Standard Article

Hyperbaric Conditions

  1. David J. Doolette1,2,
  2. Simon J. Mitchell3

Published Online: 1 NOV 2010

DOI: 10.1002/cphy.c091004

Comprehensive Physiology

Comprehensive Physiology

How to Cite

Doolette, D. J. and Mitchell, S. J. 2010. Hyperbaric Conditions. Comprehensive Physiology. 1:163–201.

Author Information

  1. 1

    Navy Experimental Diving Unit, Panama City, FL

  2. 2

    Department of Anesthesiology, Duke University Medical Center, Durham, NC

  3. 3

    Department of Anesthesiology, University of Auckland, Auckland, New Zealand

Publication History

  1. Published Online: 1 NOV 2010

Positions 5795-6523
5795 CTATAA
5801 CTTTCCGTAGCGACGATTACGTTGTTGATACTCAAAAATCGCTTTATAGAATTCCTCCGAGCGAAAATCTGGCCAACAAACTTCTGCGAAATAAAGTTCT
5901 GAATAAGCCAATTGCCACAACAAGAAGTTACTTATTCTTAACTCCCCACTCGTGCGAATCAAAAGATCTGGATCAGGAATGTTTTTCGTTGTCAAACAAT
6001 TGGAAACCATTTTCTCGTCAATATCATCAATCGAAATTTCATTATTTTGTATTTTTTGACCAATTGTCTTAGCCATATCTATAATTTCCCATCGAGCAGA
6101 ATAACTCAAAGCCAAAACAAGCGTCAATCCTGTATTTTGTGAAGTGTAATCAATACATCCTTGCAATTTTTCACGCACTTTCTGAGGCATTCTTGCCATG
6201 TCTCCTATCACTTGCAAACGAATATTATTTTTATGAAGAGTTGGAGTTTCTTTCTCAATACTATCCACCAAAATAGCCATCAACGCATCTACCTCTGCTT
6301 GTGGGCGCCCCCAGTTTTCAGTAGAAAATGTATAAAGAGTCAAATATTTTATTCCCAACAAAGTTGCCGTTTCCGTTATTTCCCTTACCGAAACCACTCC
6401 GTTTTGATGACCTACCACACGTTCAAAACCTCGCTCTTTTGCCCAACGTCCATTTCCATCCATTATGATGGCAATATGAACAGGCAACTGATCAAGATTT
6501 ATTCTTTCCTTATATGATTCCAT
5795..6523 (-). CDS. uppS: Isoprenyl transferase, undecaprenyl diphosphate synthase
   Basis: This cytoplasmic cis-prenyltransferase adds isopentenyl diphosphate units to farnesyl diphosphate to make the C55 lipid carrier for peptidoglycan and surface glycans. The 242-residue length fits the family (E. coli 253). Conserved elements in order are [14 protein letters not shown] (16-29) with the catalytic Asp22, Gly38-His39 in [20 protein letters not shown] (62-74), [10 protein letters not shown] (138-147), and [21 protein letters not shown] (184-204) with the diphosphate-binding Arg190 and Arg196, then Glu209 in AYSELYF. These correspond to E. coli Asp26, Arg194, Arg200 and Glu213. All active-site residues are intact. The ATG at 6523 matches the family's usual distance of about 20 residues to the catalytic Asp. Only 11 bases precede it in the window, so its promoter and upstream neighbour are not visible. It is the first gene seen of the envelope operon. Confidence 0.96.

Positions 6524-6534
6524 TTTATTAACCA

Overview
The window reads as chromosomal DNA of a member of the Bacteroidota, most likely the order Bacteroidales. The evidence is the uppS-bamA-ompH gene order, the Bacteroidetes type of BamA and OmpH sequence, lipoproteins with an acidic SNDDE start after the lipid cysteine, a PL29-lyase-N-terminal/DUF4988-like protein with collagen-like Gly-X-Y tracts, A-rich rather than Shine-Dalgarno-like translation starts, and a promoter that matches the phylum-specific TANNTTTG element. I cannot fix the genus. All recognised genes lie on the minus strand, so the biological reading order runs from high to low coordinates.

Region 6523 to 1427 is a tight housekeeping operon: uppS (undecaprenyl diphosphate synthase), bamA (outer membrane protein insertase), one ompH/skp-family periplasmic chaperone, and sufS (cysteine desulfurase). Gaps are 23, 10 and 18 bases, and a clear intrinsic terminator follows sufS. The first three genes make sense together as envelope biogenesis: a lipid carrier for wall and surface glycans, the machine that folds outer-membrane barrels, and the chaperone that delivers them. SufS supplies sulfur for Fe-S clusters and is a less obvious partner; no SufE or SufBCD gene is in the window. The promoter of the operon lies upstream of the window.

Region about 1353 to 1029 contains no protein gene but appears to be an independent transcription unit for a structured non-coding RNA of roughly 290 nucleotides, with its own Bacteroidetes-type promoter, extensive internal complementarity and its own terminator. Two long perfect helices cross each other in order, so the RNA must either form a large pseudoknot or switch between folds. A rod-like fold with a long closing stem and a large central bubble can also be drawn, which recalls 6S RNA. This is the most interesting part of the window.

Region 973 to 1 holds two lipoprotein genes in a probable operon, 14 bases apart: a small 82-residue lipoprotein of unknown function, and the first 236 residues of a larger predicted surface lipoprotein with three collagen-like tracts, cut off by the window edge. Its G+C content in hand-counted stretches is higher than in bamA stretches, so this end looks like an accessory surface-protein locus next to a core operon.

Exposure to elevated ambient pressure (hyperbaric conditions) occurs most commonly in underwater diving, during which respired gas density and partial pressures, work of breathing, and physiological dead space are all increased. There is a tendency toward hypercapnia during diving, with several potential causes. Most importantly, there may be reduced responsiveness of the respiratory controller to rising arterial CO2, leading to hypoventilation and CO2 retention. Contributory factors may include elevated arterial PO2, inert gas narcosis and an innate (but variable) tendency of the respiratory controller to sacrifice tight control of arterial CO2 when work of breathing increases. Oxygen is usually breathed at elevated partial pressure under hyperbaric conditions. Oxygen breathing at modest hyperbaric pressure is used therapeutically in hyperbaric chambers to increase arterial carriage of oxygen and diffusion into tissues. However, to avoid cerebral and pulmonary oxygen toxicity during underwater diving, both the magnitude and duration of oxygen exposure must be managed. Therefore, most underwater diving is conducted breathing mixtures of oxygen and inert gases such as nitrogen or helium, often simply air. At hyperbaric pressure, tissues equilibrate over time with high inspired inert gas partial pressure. Subsequent decompression may reduce ambient pressure below the sum of tissue gas partial pressures (supersaturation) which can result in tissue gas bubble formation and potential injury (decompression sickness). Risk of decompression sickness is minimized by scheduling time at depth and decompression rate to limit tissue supersaturation or size and profusion of bubbles in accord with models of tissue gas kinetics and bubble formation and growth. © 2011 American Physiological Society. Compr Physiol 1:163-201, 2011.